Arizona has a strong Native American presence: Arizona is home to 22 federally recognized Native American tribes, including the Navajo Nation, the largest Native American reservation in the country. Native American culture and traditions continue to play an important role in the state's history and identity.
Apache County, located in northeastern Arizona, has a rich and colorful history that spans thousands of years. The area was historically home to various Native American tribes, including the Navajo, Apache, Zuni, and Hopi peoples. These tribes thrived in the region, adapting to the challenging desert environment and establishing trading networks with nearby tribes.

European exploration of Apache County began in the 16th century when Spanish conquistadors, such as Francisco Vázquez de Coronado, ventured into the area in search of gold and other resources. However, it was not until the 19th century that significant European settlement took place. In 1846, during the Mexican-American War, the United States acquired present-day Arizona, including Apache County, from Mexico.

During the late 1800s and early 1900s, Apache County experienced a significant influx of settlers attracted by mining, ranching, and railroad construction. The discovery of mineral deposits, including copper, uranium, and coal, played a crucial role in the county's development. The towns of St. Johns, Springerville, and Holbrook, among others, emerged as important centers of economic activity, supporting the growth of the mining and ranching industries.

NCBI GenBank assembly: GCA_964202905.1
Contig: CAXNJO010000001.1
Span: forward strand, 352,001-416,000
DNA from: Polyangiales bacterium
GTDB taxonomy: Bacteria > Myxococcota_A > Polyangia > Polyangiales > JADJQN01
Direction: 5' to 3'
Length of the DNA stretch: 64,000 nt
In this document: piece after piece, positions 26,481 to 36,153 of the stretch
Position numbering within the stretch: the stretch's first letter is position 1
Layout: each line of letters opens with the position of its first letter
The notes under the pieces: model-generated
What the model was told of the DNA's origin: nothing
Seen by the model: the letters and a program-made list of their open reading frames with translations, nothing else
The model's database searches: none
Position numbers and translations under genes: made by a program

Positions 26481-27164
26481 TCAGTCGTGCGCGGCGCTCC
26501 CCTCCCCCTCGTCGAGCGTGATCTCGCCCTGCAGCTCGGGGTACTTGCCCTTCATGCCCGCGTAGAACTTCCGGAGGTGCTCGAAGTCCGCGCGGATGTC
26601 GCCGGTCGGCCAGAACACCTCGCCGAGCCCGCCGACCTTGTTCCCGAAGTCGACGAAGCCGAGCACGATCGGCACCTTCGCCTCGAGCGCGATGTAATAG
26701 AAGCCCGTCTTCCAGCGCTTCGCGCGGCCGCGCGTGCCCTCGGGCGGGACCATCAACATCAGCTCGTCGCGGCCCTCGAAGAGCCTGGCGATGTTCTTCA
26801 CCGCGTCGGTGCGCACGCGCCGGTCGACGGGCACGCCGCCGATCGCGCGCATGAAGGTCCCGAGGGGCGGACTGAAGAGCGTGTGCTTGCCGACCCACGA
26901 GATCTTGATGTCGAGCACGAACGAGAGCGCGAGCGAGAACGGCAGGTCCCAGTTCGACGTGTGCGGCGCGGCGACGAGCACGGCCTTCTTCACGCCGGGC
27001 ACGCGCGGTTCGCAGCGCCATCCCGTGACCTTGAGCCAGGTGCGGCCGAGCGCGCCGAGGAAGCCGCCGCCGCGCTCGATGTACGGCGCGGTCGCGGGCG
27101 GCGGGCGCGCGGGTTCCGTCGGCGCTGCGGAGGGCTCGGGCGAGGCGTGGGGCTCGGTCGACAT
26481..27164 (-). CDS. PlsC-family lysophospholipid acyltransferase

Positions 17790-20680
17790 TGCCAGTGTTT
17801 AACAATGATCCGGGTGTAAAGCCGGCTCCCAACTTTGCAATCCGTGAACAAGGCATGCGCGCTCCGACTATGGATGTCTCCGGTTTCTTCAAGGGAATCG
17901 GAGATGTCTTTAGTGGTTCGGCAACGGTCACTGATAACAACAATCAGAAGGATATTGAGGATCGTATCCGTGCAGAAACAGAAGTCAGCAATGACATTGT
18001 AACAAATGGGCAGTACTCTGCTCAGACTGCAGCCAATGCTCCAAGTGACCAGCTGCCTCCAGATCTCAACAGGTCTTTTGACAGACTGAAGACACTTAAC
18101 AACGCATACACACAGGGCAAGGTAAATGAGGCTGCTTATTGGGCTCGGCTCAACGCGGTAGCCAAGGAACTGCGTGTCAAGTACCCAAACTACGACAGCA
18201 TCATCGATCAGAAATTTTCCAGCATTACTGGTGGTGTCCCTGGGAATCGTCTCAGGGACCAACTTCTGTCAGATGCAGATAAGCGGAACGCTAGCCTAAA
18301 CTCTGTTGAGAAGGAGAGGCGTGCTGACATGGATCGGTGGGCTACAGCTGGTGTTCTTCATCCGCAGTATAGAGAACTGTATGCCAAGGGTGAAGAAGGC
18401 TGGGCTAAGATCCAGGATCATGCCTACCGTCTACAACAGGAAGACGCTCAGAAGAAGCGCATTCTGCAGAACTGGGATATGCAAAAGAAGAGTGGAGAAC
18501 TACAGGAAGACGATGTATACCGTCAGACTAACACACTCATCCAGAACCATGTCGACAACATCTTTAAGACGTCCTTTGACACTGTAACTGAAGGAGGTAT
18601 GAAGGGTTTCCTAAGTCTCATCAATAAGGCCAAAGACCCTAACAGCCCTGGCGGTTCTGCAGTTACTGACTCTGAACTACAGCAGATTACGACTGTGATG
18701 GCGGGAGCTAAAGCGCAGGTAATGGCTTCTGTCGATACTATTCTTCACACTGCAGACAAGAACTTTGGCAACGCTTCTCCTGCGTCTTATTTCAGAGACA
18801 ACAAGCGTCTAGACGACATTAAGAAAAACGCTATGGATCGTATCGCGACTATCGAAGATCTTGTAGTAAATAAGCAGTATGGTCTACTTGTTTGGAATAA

Apache County also played a significant role in the history of the Wild West. The area was part of the historic Butterfield Overland Mail Route, which facilitated communication and transportation between the East and West coasts. Notorious figures such as Billy the Kid and the legendary Apache warrior Geronimo also left their mark on the county's history, engaging in conflicts and battles that shaped the region's development.

Today, Apache County continues to embrace its diverse heritage, with a vibrant Native American culture coexisting alongside more recent settlers. The county's history is preserved and celebrated through museums, cultural events, and historical landmarks, offering visitors a glimpse into the rich tapestry of its past.

This timeline provides a condensed summary of the historical journey of Apache County, Arizona.

  • 1879 - Apache County is established on February 24, 1879, as one of the original four counties of the Arizona Territory.
  • 1880 - The county seat is designated as St. Johns, which becomes the oldest continuously inhabited community in Arizona.
  • 1881 - The town of Holbrook is founded and quickly becomes a hub for the region's livestock industry.
  • 1882 - The Atlantic and Pacific Railroad completes a line through Winslow, bringing increased transportation and economic opportunities to the area.
  • 1889 - The famous Pleasant Valley War, a deadly feud between cattlemen, reaches its peak in Apache County.
  • 1931 - The iconic Petrified Forest National Monument is established within the county's boundaries, preserving unique geological formations and fossilized trees.
  • 1964 - The Apache-Sitgreaves National Forest is established, providing recreational opportunities and protecting important wildlife habitats.
  • 1986 - Apache County experiences a major economic boom when the Navajo Generating Station, a coal-fired power plant, begins operations.
  • 2005 - The Little Colorado River Navajo Tribal Park is established, featuring scenic attractions such as the spectacular Antelope Canyon.